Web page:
by

July 14, 2011

by

July 14, 2011

Comments (8)

Comment Feed

Crock

What a crock! Could NOT disagree more.

When traffic laws are designed to incorporate and recognize cycling issues, then I may do so. Until then, I will do an Idaho Stop or assess the red lights as I see fit.

DJC more than 2 years ago

I was an &$$#@#€

I agree. One time I blew through a red light and one of the cars stopped on the other side yelled "you &$$#@#€". And I thought: he's right. Since then I stop pretty religiously at red lights. The traffic rules don't quite work for cyclists though. I still can't convince myself to stop completely at stop signs when there is no car or pedestrian in sight.

David more than 2 years ago

Thank You!

I couldn't agree more. Not only do the law breakers make your job difficult, they endanger the lives of all the rest of us. Thanks for being another voice out there saying the right thing!

And hey ride organizers- take note: Make SURE your riders are obeying the law!

Chris more than 2 years ago

I agree to a point

I try not to run lights, but some lights just will not change no matter what I do. So I wait a bit for a clear and then go. Something Mr Cowboy hat needs to understand is that bicycle neither weight enough or have enough metal to trigger light sensors and not all intersections have pedestrian walk lights/buttons.

charlie more than 2 years ago

go girl

Mia,

I couldn't have said it better. It's super challenging fighting for rights that are deserved to have yet I watch fellow cyclists abuse them, everyday. It's like a one-legged man in an ass kicking contest :) Education and then more education is key.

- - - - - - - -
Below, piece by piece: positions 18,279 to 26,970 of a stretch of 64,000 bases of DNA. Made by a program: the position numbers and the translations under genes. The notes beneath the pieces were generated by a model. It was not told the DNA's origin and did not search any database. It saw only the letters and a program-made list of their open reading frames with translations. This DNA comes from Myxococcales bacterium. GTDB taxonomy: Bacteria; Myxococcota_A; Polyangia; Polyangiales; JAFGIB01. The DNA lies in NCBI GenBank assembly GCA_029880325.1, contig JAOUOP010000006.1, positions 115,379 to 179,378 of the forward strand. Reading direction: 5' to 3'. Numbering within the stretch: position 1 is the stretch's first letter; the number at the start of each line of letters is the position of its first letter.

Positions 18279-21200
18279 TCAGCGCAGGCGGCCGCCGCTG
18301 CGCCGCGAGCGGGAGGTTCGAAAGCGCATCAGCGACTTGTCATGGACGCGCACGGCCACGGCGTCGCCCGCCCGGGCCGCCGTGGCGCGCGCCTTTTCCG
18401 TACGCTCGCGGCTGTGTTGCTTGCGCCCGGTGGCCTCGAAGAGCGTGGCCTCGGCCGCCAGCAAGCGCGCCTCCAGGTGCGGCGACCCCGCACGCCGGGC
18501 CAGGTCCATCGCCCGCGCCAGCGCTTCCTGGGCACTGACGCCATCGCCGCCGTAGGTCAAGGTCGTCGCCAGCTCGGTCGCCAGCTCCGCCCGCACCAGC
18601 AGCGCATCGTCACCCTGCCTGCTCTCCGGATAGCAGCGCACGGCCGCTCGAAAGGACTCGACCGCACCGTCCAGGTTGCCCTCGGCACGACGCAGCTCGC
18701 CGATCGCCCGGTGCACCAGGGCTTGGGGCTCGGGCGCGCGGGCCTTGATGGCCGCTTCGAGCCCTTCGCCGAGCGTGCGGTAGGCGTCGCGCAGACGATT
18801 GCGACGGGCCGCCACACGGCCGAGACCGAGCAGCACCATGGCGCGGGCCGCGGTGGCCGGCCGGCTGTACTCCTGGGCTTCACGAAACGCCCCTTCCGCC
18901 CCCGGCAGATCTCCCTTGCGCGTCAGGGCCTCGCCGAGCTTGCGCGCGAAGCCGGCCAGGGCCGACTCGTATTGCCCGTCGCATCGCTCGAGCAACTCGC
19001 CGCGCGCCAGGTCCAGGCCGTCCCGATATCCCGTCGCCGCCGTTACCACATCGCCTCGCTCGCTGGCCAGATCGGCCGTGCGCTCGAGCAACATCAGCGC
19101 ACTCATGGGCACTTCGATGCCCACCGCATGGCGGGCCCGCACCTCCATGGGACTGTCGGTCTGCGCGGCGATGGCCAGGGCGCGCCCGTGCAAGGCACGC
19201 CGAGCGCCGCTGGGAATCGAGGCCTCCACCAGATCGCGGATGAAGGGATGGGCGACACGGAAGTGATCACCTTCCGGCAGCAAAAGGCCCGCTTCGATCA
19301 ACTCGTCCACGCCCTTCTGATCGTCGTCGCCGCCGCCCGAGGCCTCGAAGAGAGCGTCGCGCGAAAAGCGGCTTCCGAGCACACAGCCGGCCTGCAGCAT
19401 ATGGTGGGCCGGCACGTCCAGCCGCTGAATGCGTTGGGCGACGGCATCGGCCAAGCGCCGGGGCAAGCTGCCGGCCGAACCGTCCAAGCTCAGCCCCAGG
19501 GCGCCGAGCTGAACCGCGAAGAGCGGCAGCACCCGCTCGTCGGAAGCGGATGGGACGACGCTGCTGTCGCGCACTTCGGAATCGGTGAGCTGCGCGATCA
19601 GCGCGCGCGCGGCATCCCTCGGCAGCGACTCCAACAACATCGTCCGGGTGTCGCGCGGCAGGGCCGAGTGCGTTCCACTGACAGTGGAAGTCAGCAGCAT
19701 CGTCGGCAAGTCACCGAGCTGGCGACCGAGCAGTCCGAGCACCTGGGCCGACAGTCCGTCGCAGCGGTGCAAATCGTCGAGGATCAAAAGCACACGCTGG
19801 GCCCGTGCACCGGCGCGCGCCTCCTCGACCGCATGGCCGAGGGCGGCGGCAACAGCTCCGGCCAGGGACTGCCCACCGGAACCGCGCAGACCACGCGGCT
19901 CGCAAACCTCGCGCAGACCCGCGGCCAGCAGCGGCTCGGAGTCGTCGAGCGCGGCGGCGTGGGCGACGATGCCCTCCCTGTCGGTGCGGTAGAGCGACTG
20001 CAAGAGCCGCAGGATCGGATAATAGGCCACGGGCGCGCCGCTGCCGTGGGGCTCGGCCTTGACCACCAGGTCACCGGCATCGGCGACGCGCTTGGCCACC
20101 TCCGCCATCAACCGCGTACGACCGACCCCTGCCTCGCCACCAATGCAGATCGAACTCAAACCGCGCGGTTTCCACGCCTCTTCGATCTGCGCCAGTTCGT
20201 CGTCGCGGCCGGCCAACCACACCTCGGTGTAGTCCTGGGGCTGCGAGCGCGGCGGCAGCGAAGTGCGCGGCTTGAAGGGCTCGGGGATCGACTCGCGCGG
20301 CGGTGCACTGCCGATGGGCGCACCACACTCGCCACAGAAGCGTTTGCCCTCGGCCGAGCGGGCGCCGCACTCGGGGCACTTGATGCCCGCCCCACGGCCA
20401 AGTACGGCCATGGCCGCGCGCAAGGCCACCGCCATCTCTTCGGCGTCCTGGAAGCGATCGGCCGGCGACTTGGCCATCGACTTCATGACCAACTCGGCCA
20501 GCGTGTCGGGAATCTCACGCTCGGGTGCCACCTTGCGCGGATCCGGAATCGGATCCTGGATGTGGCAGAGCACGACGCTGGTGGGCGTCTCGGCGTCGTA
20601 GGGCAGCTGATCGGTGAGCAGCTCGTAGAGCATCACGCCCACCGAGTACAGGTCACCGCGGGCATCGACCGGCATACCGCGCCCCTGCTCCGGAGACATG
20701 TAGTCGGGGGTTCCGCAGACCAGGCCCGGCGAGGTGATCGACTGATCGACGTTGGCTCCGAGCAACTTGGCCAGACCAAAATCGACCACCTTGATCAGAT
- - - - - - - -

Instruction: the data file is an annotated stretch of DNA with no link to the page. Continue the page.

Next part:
More accountability needs to be had ... on both ends :)

Great article
jess

Jessica Mathews more than 2 years ago

running red lights

I agree. I bike on Market Street in San Francisco, daily, and I am amazed at how many cyclists terrorize pedestrians: these folks wait patiently for the "WALK" sign to cross safely, and the cyclists shoot between them like flying buzz saws, scaring the pants off the pedestrians.

I watch these cyclists in amazement: they seem to think they are still sitting at their computer, dodging asteroids in some on-line action game, in need of an adrenaline rush.

If we want to be respected by cars, we have to show respect for pedestrians. And if we want the support of the general public for pro-bike initiatives in our cities, we have to respect the rules of the road.

rich gunn more than 2 years ago

Riding courteous

I ride in the city every day and have been for a long time. I obey the laws (not always the helmet law) and cannot even recall an incident with a fellow road user, since forever. I have drivers smile at me and sometimes offer me their right of way. Chill out people, cycling is fun! Show your fellow road users how much fun it is and what nice people cyclists are.

Mia, you are a hero!

ch1 more than 3 years ago

I totally agree

I ride daily in Portland, OR, and have many times thought the same thing about cyclists and traffic laws. The last 2 paragraphs in your column are spot-on. I wish the BTA and other organizations would run a publicity campaign emphasizing the cost that scoff-laws burden all cyclists with. When it comes time to vote for city ordinances to improve bike facilities, I am sure that the overall reputation of cyclists matters to our car-driving voters.

John Thoren more than 3 years ago